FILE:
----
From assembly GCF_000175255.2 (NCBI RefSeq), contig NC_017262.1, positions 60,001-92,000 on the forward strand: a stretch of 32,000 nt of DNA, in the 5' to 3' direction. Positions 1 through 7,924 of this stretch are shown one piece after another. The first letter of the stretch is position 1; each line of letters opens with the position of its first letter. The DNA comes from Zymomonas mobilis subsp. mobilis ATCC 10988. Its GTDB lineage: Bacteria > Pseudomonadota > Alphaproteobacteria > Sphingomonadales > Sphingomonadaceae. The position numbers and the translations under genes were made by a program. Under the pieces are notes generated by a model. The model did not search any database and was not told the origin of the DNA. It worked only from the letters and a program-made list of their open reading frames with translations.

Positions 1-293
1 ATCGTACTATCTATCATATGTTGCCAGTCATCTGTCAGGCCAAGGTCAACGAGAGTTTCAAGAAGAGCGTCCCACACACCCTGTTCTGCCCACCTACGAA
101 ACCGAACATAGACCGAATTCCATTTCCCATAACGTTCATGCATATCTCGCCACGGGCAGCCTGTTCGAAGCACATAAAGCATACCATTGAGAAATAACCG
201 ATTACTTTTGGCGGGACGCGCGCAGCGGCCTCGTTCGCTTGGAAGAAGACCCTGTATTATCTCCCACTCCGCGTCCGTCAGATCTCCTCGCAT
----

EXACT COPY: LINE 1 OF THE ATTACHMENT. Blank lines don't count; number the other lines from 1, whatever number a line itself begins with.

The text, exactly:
From assembly GCF_000175255.2 (NCBI RefSeq), contig NC_017262.1, positions 60,001-92,000 on the forward strand: a stretch of 32,000 nt of DNA, in the 5' to 3' direction. Positions 1 through 7,924 of this stretch are shown one piece after another. The first letter of the stretch is position 1; each line of letters opens with the position of its first letter. The DNA comes from Zymomonas mobilis subsp. mobilis ATCC 10988. Its GTDB lineage: Bacteria > Pseudomonadota > Alphaproteobacteria > Sphingomonadales > Sphingomonadaceae. The position numbers and the translations under genes were made by a program. Under the pieces are notes generated by a model. The model did not search any database and was not told the origin of the DNA. It worked only from the letters and a program-made list of their open reading frames with translations.